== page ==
Axed piano from seminal 1960s art event rediscovered and on show in public at Tate Britain for the first time

Tate Britain is displaying a rediscovered piano thought to be destroyed during the seminal Destruction In Art Symposium (DIAS) in 1966. It is one of the few significant sculptural survivors from DIAS, a pioneering season of events which included performances by Yoko Ono (b.1933) and John Latham (b.1921-2006). Organised by Gustav Metzger (b.1926), who had influenced Pete Townshend, DIAS paved the way for artists to use destruction as a creative force.

The piano is on show as part of Art under Attack: Histories of British Iconoclasm, an exhibition which explores physical attacks on art from the Reformation to the present day. The exhibition includes some of the finest examples of medieval sculpture in Britain, all remarkable survivors of the Reformation, when it is thought that over 90 per cent of medieval sculpture was lost.

The Duncan Terrace Piano Destruction Concert was one of a number of ‘concerts’ performed by Raphael Montañez Ortiz (b.1934), using domestic furniture in the Islington home of Jay and Fran Landesman, leading cultural figures in 1960s London. It was unknown that the work still existed in the very house where the event happened. The exhibition also includes a recording of the destruction taking place that was broadcast at the time on American radio.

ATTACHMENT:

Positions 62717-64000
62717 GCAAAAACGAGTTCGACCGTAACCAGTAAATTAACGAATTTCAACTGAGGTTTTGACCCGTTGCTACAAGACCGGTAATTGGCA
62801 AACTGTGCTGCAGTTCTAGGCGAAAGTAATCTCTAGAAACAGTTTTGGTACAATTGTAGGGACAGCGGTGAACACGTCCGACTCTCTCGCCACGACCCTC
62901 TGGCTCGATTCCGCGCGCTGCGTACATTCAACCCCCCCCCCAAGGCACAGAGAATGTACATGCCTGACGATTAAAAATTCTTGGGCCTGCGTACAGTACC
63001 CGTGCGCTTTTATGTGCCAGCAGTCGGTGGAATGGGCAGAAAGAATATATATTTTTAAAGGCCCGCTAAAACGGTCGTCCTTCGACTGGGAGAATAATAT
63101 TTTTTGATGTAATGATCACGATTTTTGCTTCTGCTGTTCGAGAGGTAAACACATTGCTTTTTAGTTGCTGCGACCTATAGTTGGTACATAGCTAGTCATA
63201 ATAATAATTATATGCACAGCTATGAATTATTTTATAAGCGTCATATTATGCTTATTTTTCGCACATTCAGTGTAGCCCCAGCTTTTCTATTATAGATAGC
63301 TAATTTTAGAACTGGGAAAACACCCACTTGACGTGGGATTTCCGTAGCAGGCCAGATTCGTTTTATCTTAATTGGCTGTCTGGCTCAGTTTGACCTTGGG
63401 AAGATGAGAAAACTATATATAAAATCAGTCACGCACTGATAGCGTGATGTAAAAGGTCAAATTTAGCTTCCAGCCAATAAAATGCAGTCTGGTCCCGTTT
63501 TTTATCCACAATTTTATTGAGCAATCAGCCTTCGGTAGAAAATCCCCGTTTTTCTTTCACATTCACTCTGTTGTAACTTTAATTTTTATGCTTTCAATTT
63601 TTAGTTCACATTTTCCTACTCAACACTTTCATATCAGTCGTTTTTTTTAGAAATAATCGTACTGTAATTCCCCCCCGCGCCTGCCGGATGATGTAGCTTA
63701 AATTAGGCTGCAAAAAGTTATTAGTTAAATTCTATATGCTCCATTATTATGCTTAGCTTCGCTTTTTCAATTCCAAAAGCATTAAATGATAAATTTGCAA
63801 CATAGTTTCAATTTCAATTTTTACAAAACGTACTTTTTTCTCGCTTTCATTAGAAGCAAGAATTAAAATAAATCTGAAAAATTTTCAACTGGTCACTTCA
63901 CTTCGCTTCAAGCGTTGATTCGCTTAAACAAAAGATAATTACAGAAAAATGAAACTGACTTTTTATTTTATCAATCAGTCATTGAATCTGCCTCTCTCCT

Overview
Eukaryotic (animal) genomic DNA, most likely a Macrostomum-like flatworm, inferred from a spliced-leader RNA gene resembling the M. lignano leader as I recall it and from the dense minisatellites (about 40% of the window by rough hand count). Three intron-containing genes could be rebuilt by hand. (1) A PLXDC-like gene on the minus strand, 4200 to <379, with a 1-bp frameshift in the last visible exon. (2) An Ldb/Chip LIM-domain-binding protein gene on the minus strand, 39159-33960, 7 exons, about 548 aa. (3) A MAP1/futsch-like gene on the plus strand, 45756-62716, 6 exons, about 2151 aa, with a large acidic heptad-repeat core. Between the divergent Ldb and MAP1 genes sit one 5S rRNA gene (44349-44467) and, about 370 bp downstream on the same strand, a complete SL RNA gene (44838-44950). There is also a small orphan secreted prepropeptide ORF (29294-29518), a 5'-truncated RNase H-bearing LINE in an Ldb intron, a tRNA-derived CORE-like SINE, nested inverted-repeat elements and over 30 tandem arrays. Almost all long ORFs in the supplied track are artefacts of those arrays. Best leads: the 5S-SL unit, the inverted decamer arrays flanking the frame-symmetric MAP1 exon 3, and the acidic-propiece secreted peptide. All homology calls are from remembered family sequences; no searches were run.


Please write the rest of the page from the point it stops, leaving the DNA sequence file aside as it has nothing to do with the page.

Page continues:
Yoko Ono performed one of her Cut Piece performances at DIAS. The exhibition will include a fragment of Ono’s dress from the Tate archive which was worn for Cut Piece 1966.

Yoko Ono said: ‘I’m glad that the Destruction in Art Symposium is presented as the initial creative force in the Art under Attack show in the Tate. DIAS changed the map of the art world. Before DIAS, Art seemed to have been something that was happening in the United States for the rest of us to acknowledge and envy.  After DIAS, the strong creative force in Art became the stuff of this side of the Atlantic, and never went back.’

Since 1961, Ortiz had destroyed household objects, such as chairs and mattresses, which were chosen as surrogates for the body and presented as sculptures. He approached each Piano Destruction Concert as a shaman would a sacrifice ritual. His attention to the harmonics of sound made through the process of destruction, or ‘un-making’ as he termed it, provided one aspect of the redemptive power he professed the destruction concert to have.

Raphael Montañez Ortiz said: ‘The first hit of the axe proved my theory, the sound resonated as I have never heard before… With a final axe swing the harp came loose and tumbled down the stairs, I remember standing the harp of the piano up, tilting it out of the pile of splintered wood that was once its art nouveau façade, bits and pieces of axe-sliced black and white piano keys were scattered everywhere I looked.’

Contact

For further information contact Kate Moores or Alexandra Jacobs, Tate Press Office

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